Great Communicators Don’t Use PowerPoint

 Great Communicators Don’t Use PowerPoint

There is scientific evidence that PowerPoint – not the software, but the concept – is not very productive. And it is shown by the fact that great communicators don’t use PowerPoint. The problem is that displaying words on a screen while speaking (regardless of whether you’re reading or showing the pictures) doesn’t increase audience understanding and retention. Therefore, time spent building a PowerPoint presentation is wasted.

In any case, the world’s truly great communicators have long since abandoned PowerPoint (and its clones) in favor of non-slide approaches. Here are four alternative methods:

1. Go totally without slides (Sir Ken Robinson)
One of the most watched (62 million views) and most loved TED Talks of all time features educational reformer Sir Ken Robinson. Rather than clogging up his message with slides, he presents his ideas in a way so engaging and clear that his words go to the heart and stay in the brain.

While this oratory approach requires effort to create and rehearse, it is effort that really increases audience understanding and retention. As an added benefit, a speech without slides focuses on the speaker rather than the screen, creating a deeper emotional connection between speaker and audience.

Another advantage is that when people don’t know they’re going to receive a slide handout, they’re much more likely to take notes, an activity that greatly increases retention, especially when done with a pen or pencil.

2. Start with a briefing document (Jeff Bezos)
Instead of giving presentations at his meetings, Jeff Bezos requires the caller to prepare a 1-3 page briefing document containing the relevant ideas and requested decisions. Participants spend the first five minutes silently reading the document and then lead a brief discussion of its content.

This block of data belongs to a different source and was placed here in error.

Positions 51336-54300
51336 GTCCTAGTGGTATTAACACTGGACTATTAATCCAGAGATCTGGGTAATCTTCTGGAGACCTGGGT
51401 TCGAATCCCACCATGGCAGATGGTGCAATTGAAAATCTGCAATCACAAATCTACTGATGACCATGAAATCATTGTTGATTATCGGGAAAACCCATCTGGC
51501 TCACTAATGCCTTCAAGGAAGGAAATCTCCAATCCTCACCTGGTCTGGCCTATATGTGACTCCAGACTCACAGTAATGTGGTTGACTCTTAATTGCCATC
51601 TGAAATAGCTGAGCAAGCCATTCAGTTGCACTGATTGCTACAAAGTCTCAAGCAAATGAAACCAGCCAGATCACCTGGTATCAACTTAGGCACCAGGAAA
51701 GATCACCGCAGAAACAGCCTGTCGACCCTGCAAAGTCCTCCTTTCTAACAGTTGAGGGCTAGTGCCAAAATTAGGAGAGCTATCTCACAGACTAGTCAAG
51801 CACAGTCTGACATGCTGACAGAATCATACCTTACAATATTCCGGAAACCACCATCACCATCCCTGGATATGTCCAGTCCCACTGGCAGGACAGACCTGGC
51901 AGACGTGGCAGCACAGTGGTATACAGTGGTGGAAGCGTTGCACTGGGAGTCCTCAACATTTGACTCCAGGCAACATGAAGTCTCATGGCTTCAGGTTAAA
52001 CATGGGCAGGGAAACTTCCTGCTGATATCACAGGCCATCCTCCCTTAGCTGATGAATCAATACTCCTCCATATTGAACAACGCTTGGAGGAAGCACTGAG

Creating a fully formed, readable, self-contained document requires you to carefully consider your ideas and then express yourself clearly. This is more work than creating an outline of bullets, but it ensures that you communicate more accurately, which is beneficial for everyone. That shows us great communicators don’t use PowerPoint.

Also, a summary document is more useful to take with you than a set of slides (or a video of your presentation) because it contains fully formed thoughts that can be read and absorbed quickly. The hard copy also provides a place where participants can take notes.

3. Provide workbooks to fill in the blanks (Tony Robbins)
One of the most memorable performances I’ve ever experienced was at a Tony Robbins event a few years ago. Robbins, who has recently been controversial but remains a phenomenally effective communicator, distributed bound books containing the points he planned to make, but with blank areas for the audience to fill in the missing parts.

Creating this type of workbook takes about the same effort as creating a slideshow, but it makes the presentation more memorable rather than harder to understand. In fact, I still remember many of the points that Robbins made … more than two decades later.

4. Avoid meetings altogether (Mark Cuban)
Finally, there’s the Gordian solution: just stop holding meetings altogether. It is notorious that Mark Cuban only goes to meetings when he is on the TV show Shark Tank. Otherwise, he conducts business entirely via email.

I’m not sure this approach is practical for everyone, but it’s worth it, it’s been over a year since I’ve been submitted to a PowerPoint presentation. (Although I gave it another day, which in retrospect was a method of communication I should have avoided.)

Yes, great communicators don’t use PowerPoint. But let’s face it: 90 percent of the time you can ask a would-be presenter “what’s the gist, in three sentences” and you’ll get more conversational results than if you watched an entire PowerPoint presentation. Rule of thumb: Instead of PowerPoint, get to the point.

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